Back in the B-plot, which feels as though it's taking place on a parallel show, Speedle is interrogating Motor. He's actually quite competent at it. We find out that Stango was selling Motor bad gas and trying to pass it off as 120-grade. Motor replies, "That bunk locked up my engine. It cost me three grand." Speedle concedes that he'd be pissed, then blows all the points he gets for competency by awkwardly adding, "It sounds like motive for murder." Motor has no idea where Speedle's going with this, and all we establish is that Motor wanted to talk about his bad gas, hence the seventy-four calls. Delko asks about the one call that went through on the morning of Stango's death, and Motor replies, "I star-67'd him, and when he picked up, the line went dead." Speedle and Delko do a lot of staring at each other as the scene ends.
Because it's been two minutes without Horatio onscreen, the powers that be remedy that by having him exit an elevator and walk by the reception desk, where a woman tells him there's a message for him. It's from Megan. This startles Horatio. He reads it, and says, "Um. Hang on a second. This can't be right." The receptionist says, "She asked that you try not to contact her anymore." Oh, how lame. Horatio gets all broody for a moment, then thanks the receptionist before going off to talk to Barreiro.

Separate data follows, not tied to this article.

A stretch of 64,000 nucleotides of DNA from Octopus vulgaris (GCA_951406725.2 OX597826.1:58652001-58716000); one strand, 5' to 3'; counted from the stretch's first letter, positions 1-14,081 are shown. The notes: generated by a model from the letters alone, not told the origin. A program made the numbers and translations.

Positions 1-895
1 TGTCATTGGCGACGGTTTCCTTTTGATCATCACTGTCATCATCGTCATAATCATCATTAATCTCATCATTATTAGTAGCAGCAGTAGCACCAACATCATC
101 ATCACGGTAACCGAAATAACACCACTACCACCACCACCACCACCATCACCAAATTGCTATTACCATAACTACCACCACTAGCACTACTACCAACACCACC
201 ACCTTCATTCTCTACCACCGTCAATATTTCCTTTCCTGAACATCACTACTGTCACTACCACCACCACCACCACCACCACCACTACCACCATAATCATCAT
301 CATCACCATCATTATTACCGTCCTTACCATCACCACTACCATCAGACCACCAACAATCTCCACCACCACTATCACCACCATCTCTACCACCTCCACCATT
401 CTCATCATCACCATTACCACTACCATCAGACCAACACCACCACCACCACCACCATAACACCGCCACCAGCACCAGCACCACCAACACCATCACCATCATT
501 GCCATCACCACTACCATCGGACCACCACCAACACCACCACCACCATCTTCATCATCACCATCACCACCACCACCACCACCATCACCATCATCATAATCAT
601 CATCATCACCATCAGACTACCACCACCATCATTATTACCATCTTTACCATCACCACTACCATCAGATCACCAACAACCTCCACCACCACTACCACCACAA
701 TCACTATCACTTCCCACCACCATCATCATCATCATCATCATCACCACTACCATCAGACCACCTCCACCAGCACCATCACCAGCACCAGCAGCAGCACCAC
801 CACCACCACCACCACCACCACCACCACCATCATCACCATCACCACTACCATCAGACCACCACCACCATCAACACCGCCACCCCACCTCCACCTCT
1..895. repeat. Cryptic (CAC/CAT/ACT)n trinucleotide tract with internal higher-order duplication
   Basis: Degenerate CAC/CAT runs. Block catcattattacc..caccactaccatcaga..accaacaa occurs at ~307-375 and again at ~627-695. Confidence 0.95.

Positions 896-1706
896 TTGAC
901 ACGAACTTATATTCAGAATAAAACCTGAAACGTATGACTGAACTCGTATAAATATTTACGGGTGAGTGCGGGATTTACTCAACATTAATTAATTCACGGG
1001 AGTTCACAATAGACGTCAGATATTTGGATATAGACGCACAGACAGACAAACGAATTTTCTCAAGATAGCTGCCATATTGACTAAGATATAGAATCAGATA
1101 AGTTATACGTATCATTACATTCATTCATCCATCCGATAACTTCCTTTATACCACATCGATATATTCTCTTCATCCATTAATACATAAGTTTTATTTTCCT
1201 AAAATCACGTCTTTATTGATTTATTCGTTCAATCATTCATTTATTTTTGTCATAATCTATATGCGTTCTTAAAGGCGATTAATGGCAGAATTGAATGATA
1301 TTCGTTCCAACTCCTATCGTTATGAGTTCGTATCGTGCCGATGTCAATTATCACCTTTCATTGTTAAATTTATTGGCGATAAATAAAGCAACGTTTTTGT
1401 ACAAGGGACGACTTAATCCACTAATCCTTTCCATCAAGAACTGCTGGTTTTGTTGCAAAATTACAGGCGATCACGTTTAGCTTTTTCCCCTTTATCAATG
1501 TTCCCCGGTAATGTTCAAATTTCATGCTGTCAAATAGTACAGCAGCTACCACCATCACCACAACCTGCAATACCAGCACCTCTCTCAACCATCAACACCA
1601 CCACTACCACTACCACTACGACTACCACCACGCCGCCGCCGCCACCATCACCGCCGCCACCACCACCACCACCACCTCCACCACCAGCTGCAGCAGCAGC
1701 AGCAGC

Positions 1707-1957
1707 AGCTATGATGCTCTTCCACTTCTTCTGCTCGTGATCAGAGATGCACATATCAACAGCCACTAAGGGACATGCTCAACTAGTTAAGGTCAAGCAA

Barreiro's explaining, "I wanted to cut Julie a break. I was on bed check. I heard talking coming from number two after lights-out." Horatio asks, "And that's when you saw Dara?" Barreiro confirms this, adding that she didn't know who Dara was. We see a flashback in which the busty delinquents are busy giggling over the beer that Morales is drinking before getting busted by Barreiro. She knocks the beer can out of Morales's hand, and the beer ends up splashed all over Dara.